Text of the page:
Friday, February 27, 2009

Manipura Chakra Meditation and Pranayama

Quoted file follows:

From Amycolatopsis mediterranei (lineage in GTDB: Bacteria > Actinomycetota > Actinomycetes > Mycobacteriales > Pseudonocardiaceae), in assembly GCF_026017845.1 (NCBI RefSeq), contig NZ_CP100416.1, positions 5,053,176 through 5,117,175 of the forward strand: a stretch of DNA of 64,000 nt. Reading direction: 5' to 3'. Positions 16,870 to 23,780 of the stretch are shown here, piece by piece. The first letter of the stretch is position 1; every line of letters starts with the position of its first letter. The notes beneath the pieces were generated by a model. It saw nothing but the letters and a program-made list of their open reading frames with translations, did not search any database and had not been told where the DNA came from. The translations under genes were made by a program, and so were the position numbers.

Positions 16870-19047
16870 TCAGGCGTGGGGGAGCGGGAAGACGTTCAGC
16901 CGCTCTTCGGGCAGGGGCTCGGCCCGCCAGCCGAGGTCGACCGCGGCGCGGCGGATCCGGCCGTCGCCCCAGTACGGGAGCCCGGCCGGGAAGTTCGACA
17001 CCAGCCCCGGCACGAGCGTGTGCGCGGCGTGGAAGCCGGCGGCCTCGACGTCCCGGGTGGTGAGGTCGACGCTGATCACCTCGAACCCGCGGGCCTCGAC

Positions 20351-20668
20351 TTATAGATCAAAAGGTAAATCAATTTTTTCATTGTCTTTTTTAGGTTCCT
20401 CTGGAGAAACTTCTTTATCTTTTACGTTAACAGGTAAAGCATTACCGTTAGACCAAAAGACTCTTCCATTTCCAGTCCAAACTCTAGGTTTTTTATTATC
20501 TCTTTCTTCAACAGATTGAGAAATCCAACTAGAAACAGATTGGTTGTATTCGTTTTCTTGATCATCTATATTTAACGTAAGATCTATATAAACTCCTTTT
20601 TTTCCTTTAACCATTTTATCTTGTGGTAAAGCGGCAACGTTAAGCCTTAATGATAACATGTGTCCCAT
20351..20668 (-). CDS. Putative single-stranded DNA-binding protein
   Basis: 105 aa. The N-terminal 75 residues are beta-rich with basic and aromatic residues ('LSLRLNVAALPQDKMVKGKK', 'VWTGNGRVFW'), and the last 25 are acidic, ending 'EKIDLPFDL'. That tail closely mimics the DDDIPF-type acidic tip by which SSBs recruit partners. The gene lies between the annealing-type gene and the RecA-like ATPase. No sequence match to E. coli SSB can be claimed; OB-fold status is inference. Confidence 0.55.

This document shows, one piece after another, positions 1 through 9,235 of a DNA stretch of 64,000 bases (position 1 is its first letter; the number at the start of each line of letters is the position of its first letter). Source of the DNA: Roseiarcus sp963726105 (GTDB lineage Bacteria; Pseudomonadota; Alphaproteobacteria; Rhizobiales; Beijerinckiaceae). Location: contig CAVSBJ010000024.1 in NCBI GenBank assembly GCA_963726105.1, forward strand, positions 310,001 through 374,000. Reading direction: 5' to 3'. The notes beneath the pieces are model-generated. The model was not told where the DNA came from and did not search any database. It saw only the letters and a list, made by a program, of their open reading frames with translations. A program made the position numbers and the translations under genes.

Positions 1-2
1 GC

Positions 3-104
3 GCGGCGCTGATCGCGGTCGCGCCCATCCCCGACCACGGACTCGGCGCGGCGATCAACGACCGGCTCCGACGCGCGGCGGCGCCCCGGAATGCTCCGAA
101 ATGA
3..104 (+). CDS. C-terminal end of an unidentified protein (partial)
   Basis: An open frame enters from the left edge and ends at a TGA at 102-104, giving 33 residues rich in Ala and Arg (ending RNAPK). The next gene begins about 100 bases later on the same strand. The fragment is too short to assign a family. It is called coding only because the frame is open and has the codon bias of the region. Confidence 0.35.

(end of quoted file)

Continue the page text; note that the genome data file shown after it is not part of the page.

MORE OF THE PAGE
The Manipura is associated with the sense of seeing as well as fire. So it seems natural to recommend trying a candle meditation for this particular chakra. If you can, use a pillar candle that melts down the center and allow the flame to burn below the top of the candle. This way, you can more easily stare at the flame’s light for a longer period of time. However, if your eyes are not quite so sensitive to light, you can stare directly at the flame. Use either a yellow or white candle, if possible. Preferably one that is unscented. Get into a comfortable seated position. I prefer sitting in Hero’s pose with my meditation pillow between my legs. Choose a position that is the most comfortable for you. The room should be dimly lit or the lights turned off altogether so you can focus more fully on the flame. For this reason, this is an especially lovely meditation to do in the evening or very early in the morning before the sun rises. As you do when using the yoga practices, focus your breathing down into the chakra as you stare just slightly above, beyond, or below the candles flame. Your focus should be very soft although you will occasionally have to draw your focus back with intention if your mind strays. This is perfectly natural and you should not put any more energy into having to return to the meditation than you do to losing your focus. For this chakra, I also recommend doing Kapalabhati Pranayama. This is a more advanced form of pranayama than the ones I have recommended before so I urge anyone to do this with caution. Please take the time to read Yoga Journal’s article on this practice to check for any contraindications. In a comfortable seated position, you will want to breath deeply into the belly. Rather than slowly exhale, you will force the air out of your lungs, through the nose, using the abdominal muscles and your diaphragm in particular. Whereas the exhalation is very active, the inhalation is passive—you simply allow the diaphragm and abdomen to fall back into place before once again forcing the air out on the exhale. This can take some practice as it is often difficult to allow yourself or your body to be passive. Begin with only ten cycles of inhalation and exhalation. When you have done ten, exhale naturally and inhale naturally. Gradually, over time, try to build up the number of explosive/passive breaths to however many you like. I recommend doing all three of the pranayama practices I have described either working upwards from the Muladhara Chakra or down from the Manipura Chakra. Whichever you choose, it is important to end your pranayama practice by simply breathing naturally, slowly, and allowing yourself time to think about how you are feeling before getting up and going about your day. (The image I used is from this website: http://www.flickr.com/photos/bdmckeown/ )

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